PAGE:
In fact, brand awareness is not the conclusive goal for FMCG companies, indicated Ming Liao, head of digital operations and consumer engagement marketing at Unilever China. "Sales is. But because retail channels are not owned by us, it is hard for us to measure the last mile. So we work with many parties for awareness solutions that will improve sales."
"I would rather be given the total problem than given a little bit of the problem to solve," said Jones, addressing Liao in his reply. "It is tough to use sales hikes as a meaningful objective for creative people, since nobody ever asked to decrease sales."
Jones advised clients to tell agencies how big the task at hand is, so they can translate that into a behaviourial-change objective that leads to more sales.
For example, Watsons is the leading cosmetic and personal care channel in China. Rather than setting a national awareness target, Cao aims to know the real shopper profile of this channel. “Of course, it’s still a mind exercise based on the perception of our brand in our consumers’ minds, so the creative campaign must fly with it.”Nowadays, it is extremely difficult to be profitable in China’s FMCG sector “even if you are doing a great marketing job”, lamented Simon Cao, marketing director for skin care at Beiersdorf China, who is being judged on sales per year achieved. And this will be mirrored in the communications brief to agencies, he said, but even communications objectives are veering towards quality than quantity.
Interestingly, Vivian Tu, director of marketing and communications at Skullcandy China, revealed that folks who are really into headphone performance are not buying Skullcandy ones but those from brands like Bose. The brand is, in truth, selling electronic by-products of skater culture, and Tu asserted that this is not sustainable.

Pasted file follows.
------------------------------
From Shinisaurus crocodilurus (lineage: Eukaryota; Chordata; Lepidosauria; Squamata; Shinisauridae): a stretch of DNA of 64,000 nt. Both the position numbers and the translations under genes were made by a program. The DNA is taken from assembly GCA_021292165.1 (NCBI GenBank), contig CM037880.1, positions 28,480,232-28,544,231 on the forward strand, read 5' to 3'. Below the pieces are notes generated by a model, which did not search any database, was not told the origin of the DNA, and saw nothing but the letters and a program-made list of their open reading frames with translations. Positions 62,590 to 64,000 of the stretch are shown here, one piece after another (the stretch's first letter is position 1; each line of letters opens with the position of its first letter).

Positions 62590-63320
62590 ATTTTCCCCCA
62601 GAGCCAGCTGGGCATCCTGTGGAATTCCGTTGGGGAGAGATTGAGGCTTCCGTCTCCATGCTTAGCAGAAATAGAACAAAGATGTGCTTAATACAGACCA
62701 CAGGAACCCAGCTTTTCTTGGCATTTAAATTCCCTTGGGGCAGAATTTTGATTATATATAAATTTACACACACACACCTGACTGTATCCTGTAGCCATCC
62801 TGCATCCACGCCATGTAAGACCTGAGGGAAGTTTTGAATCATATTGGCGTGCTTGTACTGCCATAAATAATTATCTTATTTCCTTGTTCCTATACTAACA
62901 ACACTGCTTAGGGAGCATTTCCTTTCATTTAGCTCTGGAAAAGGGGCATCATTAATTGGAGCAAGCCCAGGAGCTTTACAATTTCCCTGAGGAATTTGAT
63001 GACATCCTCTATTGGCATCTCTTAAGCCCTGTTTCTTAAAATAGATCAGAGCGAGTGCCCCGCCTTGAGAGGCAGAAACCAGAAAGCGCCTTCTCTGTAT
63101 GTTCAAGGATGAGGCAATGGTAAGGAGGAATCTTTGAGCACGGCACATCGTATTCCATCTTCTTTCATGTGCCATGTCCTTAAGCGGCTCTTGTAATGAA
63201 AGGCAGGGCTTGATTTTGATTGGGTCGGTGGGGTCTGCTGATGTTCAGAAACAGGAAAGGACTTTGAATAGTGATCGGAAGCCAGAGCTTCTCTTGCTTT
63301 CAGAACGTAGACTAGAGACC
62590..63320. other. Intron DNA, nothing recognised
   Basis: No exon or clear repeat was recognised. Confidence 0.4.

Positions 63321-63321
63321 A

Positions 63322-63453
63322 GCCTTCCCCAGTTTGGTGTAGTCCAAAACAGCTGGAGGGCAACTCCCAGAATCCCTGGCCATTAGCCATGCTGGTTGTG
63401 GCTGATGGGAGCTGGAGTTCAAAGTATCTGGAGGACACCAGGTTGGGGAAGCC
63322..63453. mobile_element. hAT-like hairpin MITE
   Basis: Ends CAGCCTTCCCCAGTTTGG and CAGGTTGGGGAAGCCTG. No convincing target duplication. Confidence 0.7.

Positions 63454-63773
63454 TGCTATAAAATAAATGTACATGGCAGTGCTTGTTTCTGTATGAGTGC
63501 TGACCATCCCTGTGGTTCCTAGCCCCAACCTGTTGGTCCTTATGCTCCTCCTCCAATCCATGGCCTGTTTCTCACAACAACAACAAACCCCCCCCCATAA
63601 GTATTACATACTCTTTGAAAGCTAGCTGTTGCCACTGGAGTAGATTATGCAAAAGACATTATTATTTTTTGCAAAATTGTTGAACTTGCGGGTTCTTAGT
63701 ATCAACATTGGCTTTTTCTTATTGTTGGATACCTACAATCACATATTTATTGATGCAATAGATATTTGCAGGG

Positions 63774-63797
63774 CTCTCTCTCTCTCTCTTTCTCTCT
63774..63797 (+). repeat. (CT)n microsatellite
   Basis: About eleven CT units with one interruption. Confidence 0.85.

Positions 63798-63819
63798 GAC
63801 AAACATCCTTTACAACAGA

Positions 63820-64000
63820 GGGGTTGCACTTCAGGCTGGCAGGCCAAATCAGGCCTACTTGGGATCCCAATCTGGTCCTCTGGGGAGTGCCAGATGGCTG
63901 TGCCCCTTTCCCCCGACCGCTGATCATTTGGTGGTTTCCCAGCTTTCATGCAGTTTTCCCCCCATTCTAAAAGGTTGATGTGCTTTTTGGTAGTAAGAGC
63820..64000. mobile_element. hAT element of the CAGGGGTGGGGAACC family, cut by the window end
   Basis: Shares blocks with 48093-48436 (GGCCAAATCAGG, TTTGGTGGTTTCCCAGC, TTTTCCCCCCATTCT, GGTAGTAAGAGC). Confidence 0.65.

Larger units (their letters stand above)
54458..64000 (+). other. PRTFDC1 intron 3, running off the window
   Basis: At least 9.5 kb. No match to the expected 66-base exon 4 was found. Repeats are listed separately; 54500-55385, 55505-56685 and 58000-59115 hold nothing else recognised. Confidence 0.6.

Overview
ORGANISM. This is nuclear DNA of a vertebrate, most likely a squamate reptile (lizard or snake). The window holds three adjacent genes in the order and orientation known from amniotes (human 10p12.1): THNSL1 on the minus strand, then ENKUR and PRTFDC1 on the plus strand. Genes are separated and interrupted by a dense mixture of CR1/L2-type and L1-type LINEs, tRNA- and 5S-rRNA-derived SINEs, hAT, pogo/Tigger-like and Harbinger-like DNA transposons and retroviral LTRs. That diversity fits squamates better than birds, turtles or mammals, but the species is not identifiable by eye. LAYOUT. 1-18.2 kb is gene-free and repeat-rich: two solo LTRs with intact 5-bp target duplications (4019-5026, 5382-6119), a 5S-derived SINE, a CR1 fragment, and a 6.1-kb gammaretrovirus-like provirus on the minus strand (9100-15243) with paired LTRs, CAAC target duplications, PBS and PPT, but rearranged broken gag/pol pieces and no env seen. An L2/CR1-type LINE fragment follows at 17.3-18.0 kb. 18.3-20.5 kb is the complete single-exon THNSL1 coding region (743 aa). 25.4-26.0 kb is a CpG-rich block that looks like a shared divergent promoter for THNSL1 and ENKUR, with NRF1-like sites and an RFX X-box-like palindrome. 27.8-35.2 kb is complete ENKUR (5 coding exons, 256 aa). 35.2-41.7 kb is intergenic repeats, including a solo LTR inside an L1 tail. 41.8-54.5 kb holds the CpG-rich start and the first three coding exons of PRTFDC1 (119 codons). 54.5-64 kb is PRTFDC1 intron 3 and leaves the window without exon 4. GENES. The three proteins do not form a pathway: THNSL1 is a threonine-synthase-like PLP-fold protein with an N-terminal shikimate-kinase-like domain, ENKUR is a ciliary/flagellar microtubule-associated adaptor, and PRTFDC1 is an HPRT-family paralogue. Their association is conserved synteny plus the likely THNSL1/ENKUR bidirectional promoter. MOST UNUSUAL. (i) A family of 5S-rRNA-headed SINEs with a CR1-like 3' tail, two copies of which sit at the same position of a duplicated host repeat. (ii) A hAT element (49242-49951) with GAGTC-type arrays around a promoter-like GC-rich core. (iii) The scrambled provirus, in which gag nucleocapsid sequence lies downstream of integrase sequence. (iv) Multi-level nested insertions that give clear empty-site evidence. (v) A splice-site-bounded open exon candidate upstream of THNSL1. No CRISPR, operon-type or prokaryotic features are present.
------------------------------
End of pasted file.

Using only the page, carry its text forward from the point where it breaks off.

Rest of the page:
“We have to give consumers more reasons to buy, and it goes back to product development. The idea is to occupy the musical life of youths, from being a shower accompaniment to a smartphone necessity.”
Still, Tu knows deep down that some consumers do not just buy products based on their intrinsic features, and this seemingly irrational behaviour is also consistent in the luxury industry. “You cannot go to a high-net-worth individual and say ‘I want to do a focus group with you’. It’s not a rational purchase process,” acknowledged Keen Yim, director of digital marketing for Asia Pacific cum director of marketing and communications for China at Burberry.
That is why Burberry’s controversial Tmall store was not opened to ring up more sales. “I didn’t care about a single penny. Digital channels allow us to track which stage of the purchase journey the consumer is at— for us to convert them better,” said Yim.
Similarly, Skullcandy’s Tu agreed that the bigger challenge is how sales channels are managed. “We don’t know what’s actually going on with such media fragmentation in China,” added Burberry’s Yim. “I don’t believe in pinpoint strategy anymore. It’s a matter of trying things out and seeing what sticks.”
In the digital world, a fail-fast-fail-often approach is not a deficient one, contrary to popular opinion. Oreo’s Cao spends between five to ten per cent of budgetary money to “test and learn”, and “doesn’t care too much” about the results for this experiment—be it awareness, sales or behaviourial change.
On the other hand, Under Armour’s head of marketing Lydia Zhu has done away with traditional advertising to influence consumer behaviour. The underdog sports apparel manufacturer acquired MyFitnessPal and Endomodo, two calorie and fitness tracking apps, in February this year. “Our target customers are already using those apps, and we’re thinking how to fruitfully integrate our brand messenging with them. We don’t need to rely on traditional media,” she said.
The June issue of Campaign Asia-Pacific will contain complete coverage of this roundtable discussion.